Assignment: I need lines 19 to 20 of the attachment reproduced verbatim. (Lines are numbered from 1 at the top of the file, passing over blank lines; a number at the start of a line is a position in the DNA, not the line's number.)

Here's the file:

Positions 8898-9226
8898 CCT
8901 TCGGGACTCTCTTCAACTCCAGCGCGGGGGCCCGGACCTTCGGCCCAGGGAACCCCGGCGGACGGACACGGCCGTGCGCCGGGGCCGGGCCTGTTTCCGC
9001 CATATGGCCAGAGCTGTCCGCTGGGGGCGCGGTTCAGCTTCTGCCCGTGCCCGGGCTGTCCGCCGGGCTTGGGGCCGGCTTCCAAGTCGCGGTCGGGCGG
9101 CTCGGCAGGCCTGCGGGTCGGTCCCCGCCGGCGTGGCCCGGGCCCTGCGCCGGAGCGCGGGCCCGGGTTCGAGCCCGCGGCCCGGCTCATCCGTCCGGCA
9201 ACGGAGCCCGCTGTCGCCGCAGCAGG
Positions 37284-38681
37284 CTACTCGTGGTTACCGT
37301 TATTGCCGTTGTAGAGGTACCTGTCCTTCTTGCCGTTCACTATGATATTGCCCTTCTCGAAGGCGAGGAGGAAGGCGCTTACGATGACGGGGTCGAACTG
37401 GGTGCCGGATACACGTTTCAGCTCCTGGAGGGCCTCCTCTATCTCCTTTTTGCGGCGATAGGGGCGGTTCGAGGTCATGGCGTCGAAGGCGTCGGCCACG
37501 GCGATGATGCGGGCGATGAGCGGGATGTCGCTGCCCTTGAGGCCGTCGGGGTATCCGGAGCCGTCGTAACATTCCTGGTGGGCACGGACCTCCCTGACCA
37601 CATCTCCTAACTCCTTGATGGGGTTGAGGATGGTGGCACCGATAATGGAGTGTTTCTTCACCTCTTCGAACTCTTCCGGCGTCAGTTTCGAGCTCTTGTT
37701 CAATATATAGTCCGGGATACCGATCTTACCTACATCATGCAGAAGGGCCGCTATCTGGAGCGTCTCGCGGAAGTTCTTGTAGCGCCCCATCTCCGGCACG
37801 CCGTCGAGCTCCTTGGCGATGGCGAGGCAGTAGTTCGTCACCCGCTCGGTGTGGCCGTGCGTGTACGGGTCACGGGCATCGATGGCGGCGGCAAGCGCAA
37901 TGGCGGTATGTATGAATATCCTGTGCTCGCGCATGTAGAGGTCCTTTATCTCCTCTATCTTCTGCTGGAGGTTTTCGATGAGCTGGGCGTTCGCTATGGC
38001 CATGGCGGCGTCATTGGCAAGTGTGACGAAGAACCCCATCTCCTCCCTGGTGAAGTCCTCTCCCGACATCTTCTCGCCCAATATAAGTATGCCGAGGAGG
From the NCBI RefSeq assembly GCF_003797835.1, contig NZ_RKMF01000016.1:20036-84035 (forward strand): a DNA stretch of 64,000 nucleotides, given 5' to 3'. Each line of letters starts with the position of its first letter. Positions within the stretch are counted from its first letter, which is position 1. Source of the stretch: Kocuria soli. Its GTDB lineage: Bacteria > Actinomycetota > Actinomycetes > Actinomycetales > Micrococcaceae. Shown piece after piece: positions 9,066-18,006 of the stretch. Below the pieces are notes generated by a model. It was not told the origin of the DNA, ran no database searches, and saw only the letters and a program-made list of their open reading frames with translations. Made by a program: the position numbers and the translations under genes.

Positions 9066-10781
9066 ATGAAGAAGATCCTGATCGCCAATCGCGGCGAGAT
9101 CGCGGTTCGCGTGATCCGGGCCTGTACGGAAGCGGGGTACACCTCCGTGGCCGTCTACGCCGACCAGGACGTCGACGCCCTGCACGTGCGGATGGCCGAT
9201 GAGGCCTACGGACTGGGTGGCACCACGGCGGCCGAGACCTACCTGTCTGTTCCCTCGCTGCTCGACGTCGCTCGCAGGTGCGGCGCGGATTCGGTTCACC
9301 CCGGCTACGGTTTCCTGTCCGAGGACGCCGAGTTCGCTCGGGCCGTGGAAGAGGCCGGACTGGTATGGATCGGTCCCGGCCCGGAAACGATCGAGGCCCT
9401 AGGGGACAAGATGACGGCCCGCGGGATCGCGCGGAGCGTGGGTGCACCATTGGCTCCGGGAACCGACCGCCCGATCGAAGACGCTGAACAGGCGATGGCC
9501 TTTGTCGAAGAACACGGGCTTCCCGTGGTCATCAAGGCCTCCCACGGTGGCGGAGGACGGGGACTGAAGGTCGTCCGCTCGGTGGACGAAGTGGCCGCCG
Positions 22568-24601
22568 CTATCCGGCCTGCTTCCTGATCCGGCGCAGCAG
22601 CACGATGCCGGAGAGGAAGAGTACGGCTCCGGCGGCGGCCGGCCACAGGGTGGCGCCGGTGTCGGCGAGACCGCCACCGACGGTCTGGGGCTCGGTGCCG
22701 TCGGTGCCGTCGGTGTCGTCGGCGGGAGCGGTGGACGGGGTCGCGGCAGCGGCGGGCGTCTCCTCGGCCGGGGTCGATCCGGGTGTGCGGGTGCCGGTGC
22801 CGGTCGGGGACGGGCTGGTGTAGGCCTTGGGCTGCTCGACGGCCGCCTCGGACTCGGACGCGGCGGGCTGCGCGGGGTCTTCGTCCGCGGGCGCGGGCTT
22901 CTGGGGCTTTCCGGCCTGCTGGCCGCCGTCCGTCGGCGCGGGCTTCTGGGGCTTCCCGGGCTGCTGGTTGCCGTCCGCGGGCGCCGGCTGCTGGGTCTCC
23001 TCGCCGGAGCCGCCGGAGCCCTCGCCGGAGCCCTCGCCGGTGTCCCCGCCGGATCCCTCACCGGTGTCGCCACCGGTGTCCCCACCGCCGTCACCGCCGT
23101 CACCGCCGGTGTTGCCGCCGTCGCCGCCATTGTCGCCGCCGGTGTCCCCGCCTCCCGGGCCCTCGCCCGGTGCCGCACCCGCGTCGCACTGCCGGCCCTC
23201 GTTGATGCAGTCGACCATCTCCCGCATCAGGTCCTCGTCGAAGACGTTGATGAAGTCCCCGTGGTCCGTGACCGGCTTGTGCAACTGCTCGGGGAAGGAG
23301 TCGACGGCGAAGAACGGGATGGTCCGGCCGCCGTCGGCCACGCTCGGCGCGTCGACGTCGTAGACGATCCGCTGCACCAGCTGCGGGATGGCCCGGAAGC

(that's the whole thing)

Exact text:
9066 ATGAAGAAGATCCTGATCGCCAATCGCGGCGAGAT
9101 CGCGGTTCGCGTGATCCGGGCCTGTACGGAAGCGGGGTACACCTCCGTGGCCGTCTACGCCGACCAGGACGTCGACGCCCTGCACGTGCGGATGGCCGAT